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I.e., e and ee look identical when printed, but one is a call that generates an expression object and the other is the object itself.

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It is possible for a function to find out how it has been called by looking at the result of sys.call as in the following example of a function that simply returns its own call:

However, this is not really useful except for debugging because it requires the function to keep track of argument matching in order to interpret the call. For instance, it must be able to see that the 2nd actual argument gets matched to the first formal one ( x in the above example).

More often one requires the call with all actual arguments bound to the corresponding formals. To this end, the function match.call is used. Here’s a variant of the preceding example, a function that returns its own call with arguments matched

Notice that the second argument now gets matched to x and appears in the corresponding position in the result.

The primary use of this technique is to call another function with the same arguments, possibly deleting some and adding others. A typical application is seen at the start of the lm function:

Notice that the resulting call is evaluated in the parent frame, in which one can be certain that the involved expressions make sense. The call can be treated as a list object where the first element is the name of the function and the remaining elements are the actual argument expressions, with the corresponding formal argument names as tags. Thus, the technique to eliminate undesired arguments is to assign NULL , as seen in lines 2 and 3, and to add an argument one uses tagged list assignment (here to pass drop.unused.levels = TRUE ) as in line 4. To change the name of the function called, assign to the first element of the list and make sure that the value is a name, either using the as.name("model.frame") construction here or quote(model.frame) .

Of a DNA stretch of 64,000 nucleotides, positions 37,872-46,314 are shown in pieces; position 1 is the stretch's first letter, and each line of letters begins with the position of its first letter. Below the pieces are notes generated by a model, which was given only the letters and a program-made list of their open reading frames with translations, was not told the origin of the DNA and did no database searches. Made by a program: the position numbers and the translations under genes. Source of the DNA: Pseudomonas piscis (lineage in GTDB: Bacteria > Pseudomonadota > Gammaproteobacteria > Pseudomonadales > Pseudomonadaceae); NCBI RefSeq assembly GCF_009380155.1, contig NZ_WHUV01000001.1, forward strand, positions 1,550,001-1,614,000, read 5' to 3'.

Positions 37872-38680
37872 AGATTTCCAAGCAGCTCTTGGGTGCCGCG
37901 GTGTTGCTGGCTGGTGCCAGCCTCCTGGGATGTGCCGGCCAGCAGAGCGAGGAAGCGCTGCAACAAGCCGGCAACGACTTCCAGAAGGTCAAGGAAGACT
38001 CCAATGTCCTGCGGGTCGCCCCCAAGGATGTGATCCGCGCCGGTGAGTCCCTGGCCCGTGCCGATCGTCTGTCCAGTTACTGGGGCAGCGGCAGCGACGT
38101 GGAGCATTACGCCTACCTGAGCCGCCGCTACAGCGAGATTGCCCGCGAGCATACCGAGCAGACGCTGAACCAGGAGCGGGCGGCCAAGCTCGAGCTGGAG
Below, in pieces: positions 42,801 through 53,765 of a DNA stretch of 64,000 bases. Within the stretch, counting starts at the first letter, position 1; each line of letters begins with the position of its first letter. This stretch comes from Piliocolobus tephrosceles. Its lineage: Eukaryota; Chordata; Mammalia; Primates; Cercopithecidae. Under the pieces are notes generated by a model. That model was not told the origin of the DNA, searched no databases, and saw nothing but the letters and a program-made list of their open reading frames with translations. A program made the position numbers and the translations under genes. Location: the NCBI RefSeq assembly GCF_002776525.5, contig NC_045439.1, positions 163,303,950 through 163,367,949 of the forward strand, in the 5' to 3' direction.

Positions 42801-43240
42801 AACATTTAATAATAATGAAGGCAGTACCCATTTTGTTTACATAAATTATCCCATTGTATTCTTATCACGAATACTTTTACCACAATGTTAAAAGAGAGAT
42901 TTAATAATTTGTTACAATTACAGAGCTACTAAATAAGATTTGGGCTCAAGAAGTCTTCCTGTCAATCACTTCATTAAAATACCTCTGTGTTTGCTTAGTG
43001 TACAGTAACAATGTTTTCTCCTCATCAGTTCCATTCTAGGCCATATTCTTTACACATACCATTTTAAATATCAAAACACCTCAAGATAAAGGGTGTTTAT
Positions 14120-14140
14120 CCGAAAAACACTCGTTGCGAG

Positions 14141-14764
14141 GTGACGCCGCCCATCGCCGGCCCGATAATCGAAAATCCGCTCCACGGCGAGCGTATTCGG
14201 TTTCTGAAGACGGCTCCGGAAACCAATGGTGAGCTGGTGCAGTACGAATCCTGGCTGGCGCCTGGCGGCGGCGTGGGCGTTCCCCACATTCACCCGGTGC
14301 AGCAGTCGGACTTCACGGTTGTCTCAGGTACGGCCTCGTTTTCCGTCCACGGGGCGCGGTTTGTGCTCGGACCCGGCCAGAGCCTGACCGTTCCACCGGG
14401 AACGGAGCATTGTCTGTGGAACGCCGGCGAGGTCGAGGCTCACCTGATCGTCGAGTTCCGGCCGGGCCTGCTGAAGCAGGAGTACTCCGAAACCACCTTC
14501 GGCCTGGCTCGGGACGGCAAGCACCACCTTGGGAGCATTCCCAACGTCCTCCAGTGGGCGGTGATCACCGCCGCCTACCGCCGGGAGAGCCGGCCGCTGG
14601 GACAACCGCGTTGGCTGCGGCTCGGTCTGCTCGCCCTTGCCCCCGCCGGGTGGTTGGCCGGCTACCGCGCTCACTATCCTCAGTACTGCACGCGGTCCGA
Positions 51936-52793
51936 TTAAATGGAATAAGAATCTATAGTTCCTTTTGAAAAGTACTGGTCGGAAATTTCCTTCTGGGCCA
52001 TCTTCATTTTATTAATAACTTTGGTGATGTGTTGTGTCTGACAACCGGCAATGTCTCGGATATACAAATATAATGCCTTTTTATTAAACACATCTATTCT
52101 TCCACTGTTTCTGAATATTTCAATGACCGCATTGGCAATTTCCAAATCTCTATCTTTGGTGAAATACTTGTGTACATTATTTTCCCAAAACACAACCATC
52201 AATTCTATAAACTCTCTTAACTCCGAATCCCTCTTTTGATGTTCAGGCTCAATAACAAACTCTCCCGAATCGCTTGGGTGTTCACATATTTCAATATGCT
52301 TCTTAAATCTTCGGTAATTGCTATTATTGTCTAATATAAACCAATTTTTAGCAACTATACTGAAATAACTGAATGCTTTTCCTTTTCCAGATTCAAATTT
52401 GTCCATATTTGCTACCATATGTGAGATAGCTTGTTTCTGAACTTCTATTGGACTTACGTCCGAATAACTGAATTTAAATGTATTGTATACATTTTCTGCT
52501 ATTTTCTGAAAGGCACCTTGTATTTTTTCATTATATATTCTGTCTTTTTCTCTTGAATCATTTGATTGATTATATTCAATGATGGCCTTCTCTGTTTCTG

The match.call function has an expand.dots argument which is a switch which if set to FALSE lets all ‘ ... ’ arguments be collected as a single argument with the tag ‘ ... ’.

The ‘ ... ’ argument is a list (a pairlist to be precise), not a call to list like it is in S:

One reason for using this form of match.call is simply to get rid of any ‘ ... ’ arguments in order not to be passing unspecified arguments on to functions that may not know them. Here’s an example paraphrased from plot.formula :

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Both our checkout usability study of 15 major e-commerce sites, our mobile e-commerce usability study of 18 leading mobile sites, and our most recent large-scale eye-tracking study of checkouts, have all confirmed the same thing: checkout processes and long sign-up forms need to mark both the required and optional fields explicitly.

On the sites that didn’t explicitly denote both field types (i.e. optional and required) the test subjects spent longer time filling out the fields and more frequently ran into entirely preventable “Field is required” validation errors. In fact, when testing mobile checkouts, 75% of the test subjects experienced severe form usability issues on sites that failed to mark both required and optional fields clearly.

explicitly denote

Which fields are required and which are optional? Is ‘Apt. or Suite #’ required? How about ‘Contact Phone’? Some sites require a phone number while other sites don’t – alas, the user has no way of knowing without proper indicators for required and optional fields.

The most common mistake – made by 63% of the top 100 e-commerce checkouts – is to only denote one of the types – i.e. either only denoting required fields or the optional ones (the latter has the most severe usability consequences). Another common issue was observed on checkout steps where all the fields were required (this is often the case at the ‘Payment’ step), where some sites neglect to explicitly mark any of the fields as being required – leading to unnecessary form errors and confusion.

only denoting

The fix is easy: explicitly mark each and every field as optional / required (denoting both types throughout the form). Yet, when benchmarking the top 100 US checkout processes, only 9% of the sites explicitly marked both field types. In this article we’ll therefore share our research findings on why:

only 9%

We’ll end the article with a couple of “best practice” examples from sites that do denote both field types to remove any uncertainty and improve form completion times.

“best practice” examples

Note: the findings shared in this article relate to checkout forms and long account creation forms. Other forms, in particular short sign-up and contact forms, don’t seem to be affected anywhere nearly as much by the issues described and may therefore employ alternative designs.

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